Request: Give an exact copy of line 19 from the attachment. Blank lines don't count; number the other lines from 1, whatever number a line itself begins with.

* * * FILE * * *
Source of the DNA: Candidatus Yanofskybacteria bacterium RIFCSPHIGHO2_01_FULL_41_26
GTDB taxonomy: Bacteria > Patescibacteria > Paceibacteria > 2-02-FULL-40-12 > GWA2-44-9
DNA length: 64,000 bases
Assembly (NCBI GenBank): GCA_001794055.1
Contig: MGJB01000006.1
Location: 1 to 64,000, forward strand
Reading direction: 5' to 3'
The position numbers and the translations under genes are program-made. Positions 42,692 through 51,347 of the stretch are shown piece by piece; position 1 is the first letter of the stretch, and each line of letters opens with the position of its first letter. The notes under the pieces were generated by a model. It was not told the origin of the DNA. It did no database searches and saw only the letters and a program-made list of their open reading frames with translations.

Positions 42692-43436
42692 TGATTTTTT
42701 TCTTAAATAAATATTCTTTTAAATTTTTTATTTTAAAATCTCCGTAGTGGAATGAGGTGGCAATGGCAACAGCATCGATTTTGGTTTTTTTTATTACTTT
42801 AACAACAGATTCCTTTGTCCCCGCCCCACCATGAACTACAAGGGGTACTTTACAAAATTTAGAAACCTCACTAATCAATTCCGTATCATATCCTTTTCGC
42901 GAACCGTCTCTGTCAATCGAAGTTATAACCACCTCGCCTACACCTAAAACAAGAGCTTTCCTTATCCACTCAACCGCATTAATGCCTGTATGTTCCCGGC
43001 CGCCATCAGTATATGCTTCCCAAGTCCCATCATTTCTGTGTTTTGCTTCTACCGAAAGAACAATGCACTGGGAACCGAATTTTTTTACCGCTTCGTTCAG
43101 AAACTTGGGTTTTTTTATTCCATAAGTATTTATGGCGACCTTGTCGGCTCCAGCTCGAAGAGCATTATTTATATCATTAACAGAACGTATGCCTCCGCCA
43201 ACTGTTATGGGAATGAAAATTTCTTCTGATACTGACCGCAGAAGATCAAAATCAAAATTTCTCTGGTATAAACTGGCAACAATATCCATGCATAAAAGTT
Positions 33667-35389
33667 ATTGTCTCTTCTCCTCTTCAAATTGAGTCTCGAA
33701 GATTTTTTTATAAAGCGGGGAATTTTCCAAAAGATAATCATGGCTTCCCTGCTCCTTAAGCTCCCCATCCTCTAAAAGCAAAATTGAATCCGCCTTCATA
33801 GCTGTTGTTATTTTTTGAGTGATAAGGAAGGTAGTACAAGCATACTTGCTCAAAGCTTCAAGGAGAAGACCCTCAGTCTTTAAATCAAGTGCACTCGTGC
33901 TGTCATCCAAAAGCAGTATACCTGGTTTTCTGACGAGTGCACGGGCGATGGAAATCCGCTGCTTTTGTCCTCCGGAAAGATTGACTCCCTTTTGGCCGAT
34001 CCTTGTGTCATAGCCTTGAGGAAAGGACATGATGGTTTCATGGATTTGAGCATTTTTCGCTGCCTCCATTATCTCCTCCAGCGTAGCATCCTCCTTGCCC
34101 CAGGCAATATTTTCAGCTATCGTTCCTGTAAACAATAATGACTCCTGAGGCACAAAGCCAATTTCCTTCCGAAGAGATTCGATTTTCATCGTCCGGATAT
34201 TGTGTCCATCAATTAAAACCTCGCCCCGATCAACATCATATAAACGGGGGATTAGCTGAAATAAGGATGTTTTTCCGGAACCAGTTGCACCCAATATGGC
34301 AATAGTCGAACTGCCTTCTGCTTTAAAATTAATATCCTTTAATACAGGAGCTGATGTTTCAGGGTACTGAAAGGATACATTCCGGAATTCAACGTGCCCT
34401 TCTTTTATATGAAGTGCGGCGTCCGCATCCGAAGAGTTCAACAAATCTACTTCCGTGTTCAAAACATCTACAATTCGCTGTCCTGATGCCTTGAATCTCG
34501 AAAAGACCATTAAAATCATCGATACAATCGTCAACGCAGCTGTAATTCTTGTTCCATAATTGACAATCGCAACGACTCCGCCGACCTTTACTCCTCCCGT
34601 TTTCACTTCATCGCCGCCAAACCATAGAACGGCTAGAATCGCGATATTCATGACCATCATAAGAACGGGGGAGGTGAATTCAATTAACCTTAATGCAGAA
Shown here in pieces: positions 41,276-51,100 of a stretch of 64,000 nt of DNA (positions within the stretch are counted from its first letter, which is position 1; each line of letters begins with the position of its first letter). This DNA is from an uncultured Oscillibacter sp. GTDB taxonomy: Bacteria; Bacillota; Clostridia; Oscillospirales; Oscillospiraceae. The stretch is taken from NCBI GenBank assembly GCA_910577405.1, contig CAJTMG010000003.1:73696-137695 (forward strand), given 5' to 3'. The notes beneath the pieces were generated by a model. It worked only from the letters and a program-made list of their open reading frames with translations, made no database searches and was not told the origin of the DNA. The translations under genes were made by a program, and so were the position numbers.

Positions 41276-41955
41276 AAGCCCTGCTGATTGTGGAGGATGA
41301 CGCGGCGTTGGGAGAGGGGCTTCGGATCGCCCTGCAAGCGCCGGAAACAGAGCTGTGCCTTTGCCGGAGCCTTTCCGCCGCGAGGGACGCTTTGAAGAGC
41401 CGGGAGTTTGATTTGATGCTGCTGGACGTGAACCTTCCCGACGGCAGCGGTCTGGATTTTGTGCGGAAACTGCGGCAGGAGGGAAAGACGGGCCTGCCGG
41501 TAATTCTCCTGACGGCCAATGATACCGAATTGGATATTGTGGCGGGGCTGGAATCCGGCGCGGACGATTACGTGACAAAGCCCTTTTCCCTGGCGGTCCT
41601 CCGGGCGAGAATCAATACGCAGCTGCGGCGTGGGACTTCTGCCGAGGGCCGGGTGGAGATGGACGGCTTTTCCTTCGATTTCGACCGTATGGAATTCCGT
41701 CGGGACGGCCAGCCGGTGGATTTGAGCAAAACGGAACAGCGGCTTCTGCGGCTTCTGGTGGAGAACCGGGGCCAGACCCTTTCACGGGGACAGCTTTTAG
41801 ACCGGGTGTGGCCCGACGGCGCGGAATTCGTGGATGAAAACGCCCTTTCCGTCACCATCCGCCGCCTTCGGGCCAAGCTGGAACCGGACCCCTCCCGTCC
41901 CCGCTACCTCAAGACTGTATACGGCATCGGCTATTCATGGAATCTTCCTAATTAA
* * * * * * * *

33701 GATTTTTTTATAAAGCGGGGAATTTTCCAAAAGATAATCATGGCTTCCCTGCTCCTTAAGCTCCCCATCCTCTAAAAGCAAAATTGAATCCGCCTTCATA